In 2011, a coalition of nations waged a war against Muammar Qaddafi's regime that reversed the tide of Libya's civil war. The intervention's central element was a relatively small air campaign. What lessons did each nation glean from the experience?
In an assessment of nearly 95,000 U.S. Air Force flights from 2012, it was determined that tankering fuel would generate cost savings under some circumstances—even without access to market fuel price data.
The China Aerospace Studies Institute (CASI) is a partnership of Headquarters U.S. Air Force, the Air University, and RAND to advance understanding of the capabilities, operating concepts, and limitations of China's aerospace forces.
When integrated into an overall feedback system, a survey can help leaders detect and identify ways to reduce abuse and misconduct during basic military training. Results may provide a more complete picture of "ground truth" and help point toward corrective actions.
Russia and China have been investing in military modernization programs to blunt the U.S. military's technological edge, fielding advanced aircraft, submarines, and both longer range and more accurate missiles. The DoD's Third Offset Strategy is a much-needed initiative to identify and invest in innovative ways to sustain and advance America's military dominance for the 21st century.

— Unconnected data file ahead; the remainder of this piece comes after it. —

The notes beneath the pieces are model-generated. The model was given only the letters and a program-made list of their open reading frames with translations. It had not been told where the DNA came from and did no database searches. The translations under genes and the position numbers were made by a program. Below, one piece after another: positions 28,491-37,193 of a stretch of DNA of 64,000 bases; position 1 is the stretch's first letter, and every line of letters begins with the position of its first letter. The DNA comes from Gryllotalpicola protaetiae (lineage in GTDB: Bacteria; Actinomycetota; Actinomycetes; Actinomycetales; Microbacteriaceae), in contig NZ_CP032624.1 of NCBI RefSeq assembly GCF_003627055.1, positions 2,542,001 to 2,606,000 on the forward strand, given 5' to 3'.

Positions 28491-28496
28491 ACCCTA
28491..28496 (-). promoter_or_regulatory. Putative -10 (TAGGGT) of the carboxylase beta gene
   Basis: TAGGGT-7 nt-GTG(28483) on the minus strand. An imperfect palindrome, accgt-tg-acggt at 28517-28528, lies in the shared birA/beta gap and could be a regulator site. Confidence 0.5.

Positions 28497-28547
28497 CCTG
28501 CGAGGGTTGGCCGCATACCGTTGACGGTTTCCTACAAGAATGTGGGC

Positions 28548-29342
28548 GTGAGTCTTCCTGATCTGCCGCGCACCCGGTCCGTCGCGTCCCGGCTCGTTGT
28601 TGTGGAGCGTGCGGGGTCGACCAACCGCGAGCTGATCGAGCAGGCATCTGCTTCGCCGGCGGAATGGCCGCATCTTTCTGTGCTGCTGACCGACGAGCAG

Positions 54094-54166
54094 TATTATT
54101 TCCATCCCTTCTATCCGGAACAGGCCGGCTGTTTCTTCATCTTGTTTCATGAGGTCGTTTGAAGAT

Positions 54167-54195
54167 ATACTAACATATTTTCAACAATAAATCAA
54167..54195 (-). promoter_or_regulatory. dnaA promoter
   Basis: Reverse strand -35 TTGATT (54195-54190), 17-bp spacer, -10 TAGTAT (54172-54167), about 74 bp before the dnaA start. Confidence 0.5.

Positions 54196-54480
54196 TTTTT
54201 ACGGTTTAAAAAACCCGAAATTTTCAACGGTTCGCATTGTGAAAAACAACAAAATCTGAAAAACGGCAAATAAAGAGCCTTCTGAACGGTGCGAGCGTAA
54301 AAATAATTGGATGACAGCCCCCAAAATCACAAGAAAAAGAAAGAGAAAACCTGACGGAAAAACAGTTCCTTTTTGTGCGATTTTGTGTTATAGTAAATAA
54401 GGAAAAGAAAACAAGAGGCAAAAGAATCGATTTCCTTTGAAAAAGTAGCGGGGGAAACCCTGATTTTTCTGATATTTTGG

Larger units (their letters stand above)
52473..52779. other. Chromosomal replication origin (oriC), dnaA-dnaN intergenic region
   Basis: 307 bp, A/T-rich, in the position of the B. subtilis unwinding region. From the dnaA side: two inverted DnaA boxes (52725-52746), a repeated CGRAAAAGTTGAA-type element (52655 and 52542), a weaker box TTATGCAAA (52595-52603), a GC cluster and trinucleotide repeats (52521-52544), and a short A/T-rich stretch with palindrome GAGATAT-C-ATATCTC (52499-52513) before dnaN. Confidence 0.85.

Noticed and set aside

On November 11, we honor the service and sacrifices of America's veterans. But as they return home and adjust to civilian life, veterans and their families face new challenges and communities struggle to meet their unique needs. Rigorous research is essential to addressing these challenges and finding long-term solutions. RAND explores key issues concerning veterans such as employment, health and well-being, family support, and education.
RAND's three federally funded research and development centers apply research capital they have developed over the years to help decisionmakers solve problems and often save money as well. This publication lists and briefly summarizes some RAND projects undertaken over the past ten years that have helped save the government money or that have identified ways to do so.
Without a concerted effort to change military executive education, military services will continue a misguided effort to buy academic credibility, and some elite universities will continue selling their names. Most importantly, the United States will miss an opportunity to hone the critical thinking of its next generation of military leaders.